On February 3, 2017, the U.S. District Court for the Western District of Washington issued a temporary restraining order on the travel ban, prohibiting the federal government from enforcing travel restrictions contained in President Trump’s Executive Order of January 27, 2018 on a nation-wide basis. The previously revoked visas were reversed and all Custom and Border Protection offices were instructed to immediately resume inspection and admission of travelers from the affected countries.
On February 9, 2017, the Ninth Circuit Court of Appeals denied the federal government’s motion for an emergency stay of the restraining order.
On February 16th, the Department of Justice (DOJ) announced that the Trump administration intends to rescind the January 27th Order and issue a new order that addresses the constitutional concerns with the present order.
On March 6, 2017, the Trump administration announced a new order Protecting the Nation from Foreign Terrorist Entry into the United States (Executive Order 13780).
The order justified the ban on the affected countries by identifying the reasons they were placed on the list, removed Iraq from the listed due to the close relationship the US has with Iraq in jointly fighting terrorism, and flushed out a number of exceptions which would apply to nationals that would allow them to enter the USA in spite of the ban. These exceptions would allow nationals of the affected countries to apply for waivers.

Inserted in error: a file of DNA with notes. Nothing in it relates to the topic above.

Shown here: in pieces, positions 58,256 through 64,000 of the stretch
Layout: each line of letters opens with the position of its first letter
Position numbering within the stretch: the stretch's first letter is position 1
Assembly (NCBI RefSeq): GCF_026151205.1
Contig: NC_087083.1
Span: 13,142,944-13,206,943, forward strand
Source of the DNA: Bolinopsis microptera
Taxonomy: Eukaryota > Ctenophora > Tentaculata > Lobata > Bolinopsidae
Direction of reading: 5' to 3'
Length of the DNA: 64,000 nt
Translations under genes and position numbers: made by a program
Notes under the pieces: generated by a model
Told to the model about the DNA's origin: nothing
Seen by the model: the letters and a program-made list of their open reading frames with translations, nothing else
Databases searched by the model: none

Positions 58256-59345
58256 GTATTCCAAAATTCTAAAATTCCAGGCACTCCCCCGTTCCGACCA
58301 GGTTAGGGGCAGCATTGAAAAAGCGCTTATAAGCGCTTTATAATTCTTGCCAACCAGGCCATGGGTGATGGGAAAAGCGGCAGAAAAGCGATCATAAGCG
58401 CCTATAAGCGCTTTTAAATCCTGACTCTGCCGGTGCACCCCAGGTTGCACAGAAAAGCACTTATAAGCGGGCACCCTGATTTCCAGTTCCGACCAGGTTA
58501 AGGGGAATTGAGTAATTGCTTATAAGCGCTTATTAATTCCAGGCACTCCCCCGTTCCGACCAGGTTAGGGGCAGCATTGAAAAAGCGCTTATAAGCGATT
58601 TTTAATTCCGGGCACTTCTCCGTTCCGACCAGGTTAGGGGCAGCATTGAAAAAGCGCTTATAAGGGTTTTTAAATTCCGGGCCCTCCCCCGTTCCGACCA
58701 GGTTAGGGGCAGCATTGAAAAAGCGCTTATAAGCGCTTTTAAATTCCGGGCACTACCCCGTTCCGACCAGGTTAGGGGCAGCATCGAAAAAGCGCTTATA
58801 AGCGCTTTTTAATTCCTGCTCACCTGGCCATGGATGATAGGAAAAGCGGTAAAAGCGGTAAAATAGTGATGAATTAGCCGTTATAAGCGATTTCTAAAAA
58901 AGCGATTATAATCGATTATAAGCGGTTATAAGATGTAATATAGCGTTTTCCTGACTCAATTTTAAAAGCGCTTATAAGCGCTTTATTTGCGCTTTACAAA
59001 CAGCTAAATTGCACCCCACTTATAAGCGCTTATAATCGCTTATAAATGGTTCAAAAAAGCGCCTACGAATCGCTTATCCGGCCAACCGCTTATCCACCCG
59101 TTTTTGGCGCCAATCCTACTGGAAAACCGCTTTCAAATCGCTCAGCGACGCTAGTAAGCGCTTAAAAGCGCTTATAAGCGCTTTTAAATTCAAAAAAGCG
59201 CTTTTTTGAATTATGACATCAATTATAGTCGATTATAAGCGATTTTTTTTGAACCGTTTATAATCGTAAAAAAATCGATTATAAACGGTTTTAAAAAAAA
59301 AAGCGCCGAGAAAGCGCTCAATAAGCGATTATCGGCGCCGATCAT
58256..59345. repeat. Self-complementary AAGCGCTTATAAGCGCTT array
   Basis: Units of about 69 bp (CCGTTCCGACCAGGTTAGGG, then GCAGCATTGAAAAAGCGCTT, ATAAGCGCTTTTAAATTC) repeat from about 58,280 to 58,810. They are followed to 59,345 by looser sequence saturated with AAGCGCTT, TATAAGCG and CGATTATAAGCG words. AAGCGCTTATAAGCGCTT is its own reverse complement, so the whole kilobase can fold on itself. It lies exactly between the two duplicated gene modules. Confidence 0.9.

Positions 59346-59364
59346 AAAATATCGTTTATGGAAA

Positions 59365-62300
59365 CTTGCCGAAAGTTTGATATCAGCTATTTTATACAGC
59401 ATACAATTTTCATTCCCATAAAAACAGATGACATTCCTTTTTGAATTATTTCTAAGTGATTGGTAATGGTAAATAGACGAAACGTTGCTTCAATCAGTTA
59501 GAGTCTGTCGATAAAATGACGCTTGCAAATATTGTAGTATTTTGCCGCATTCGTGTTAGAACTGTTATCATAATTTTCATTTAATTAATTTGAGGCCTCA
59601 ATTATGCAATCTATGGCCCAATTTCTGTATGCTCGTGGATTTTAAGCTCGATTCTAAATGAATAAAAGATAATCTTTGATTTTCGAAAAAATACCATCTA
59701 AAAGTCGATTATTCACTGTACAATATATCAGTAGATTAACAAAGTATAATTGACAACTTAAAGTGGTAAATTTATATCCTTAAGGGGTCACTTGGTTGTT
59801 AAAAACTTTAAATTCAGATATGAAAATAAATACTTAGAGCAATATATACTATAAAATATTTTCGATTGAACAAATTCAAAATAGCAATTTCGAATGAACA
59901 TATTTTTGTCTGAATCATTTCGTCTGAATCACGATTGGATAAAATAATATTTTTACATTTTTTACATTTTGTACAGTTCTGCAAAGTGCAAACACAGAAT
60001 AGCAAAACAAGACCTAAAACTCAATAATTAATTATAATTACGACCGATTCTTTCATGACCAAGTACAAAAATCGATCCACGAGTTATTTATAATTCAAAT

Waivers would be considered on a case by case basis for 1) nationals who had previously been admitted for long-term activity, such as work or study, but were outside of the USA seeking to reenter; 2) nationals who wanted to visit or live with a close family member, such as a spouse or mother-in-law, and the family member was a US citizen or lawful permanent resident, and denial would cause undue hardship; 3) an infant or young child who needed urgent medical care; 4) a foreign national that had provided faithful and valuable service to the US government.
On March 15, 2017 the U.S. District Court for the District of Hawaii issued a temporary restraining order against the second executive order, holding that the government did not make “constitutionally significant” changes in rewriting the original order. It banned the enforcement of section 2, banning travel of individuals from the six affected countries, and section 6, suspending the refugee program for 120 days.
On March 16, 2017, the U.S. District Court for the District of Maryland suspended the ban of nationals from the six affected countries, allowing their travel to the USA.